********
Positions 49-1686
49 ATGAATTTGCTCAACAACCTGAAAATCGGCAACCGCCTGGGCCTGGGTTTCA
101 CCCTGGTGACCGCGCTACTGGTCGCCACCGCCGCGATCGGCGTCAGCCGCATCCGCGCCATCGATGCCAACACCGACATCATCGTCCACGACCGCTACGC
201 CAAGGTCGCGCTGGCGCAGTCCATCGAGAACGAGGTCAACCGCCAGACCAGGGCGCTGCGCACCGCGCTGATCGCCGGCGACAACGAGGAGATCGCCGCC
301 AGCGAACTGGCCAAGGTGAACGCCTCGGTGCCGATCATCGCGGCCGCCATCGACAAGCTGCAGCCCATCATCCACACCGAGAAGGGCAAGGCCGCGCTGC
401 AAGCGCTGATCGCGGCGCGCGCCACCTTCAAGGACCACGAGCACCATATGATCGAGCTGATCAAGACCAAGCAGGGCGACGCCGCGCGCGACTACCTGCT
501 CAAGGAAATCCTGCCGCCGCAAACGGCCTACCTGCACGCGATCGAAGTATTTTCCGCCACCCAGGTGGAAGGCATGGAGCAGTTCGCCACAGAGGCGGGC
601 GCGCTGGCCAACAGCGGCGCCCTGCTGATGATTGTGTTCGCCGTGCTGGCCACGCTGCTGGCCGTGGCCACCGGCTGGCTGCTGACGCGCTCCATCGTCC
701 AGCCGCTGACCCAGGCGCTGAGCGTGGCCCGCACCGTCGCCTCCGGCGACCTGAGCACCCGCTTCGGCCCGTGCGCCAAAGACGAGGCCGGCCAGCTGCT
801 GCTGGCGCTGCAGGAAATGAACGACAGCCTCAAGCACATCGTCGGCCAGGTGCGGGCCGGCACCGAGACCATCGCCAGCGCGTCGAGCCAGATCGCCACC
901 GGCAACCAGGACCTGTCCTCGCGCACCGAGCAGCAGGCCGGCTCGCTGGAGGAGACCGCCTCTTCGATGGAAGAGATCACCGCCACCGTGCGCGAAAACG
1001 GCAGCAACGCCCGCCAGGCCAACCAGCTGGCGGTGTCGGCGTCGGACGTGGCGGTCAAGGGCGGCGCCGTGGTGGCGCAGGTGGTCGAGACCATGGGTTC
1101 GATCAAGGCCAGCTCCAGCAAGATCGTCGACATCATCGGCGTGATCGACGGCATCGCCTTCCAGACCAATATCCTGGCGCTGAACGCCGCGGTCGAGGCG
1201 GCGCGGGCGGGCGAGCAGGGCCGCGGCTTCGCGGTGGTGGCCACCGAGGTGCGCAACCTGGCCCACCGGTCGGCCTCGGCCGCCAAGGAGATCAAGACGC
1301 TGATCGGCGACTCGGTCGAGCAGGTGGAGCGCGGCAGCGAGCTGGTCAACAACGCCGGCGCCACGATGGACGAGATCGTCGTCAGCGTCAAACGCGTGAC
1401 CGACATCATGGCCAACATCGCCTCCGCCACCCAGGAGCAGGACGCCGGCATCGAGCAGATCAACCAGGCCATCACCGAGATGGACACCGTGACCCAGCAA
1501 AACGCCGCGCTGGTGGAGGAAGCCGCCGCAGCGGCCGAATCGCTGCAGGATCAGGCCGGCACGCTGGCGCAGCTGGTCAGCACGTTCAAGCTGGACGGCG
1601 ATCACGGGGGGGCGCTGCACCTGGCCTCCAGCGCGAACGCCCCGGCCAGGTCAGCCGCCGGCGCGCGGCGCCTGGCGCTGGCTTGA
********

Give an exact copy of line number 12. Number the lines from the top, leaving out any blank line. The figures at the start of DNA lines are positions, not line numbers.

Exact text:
1001 GCAGCAACGCCCGCCAGGCCAACCAGCTGGCGGTGTCGGCGTCGGACGTGGCGGTCAAGGGCGGCGCCGTGGTGGCGCAGGTGGTCGAGACCATGGGTTC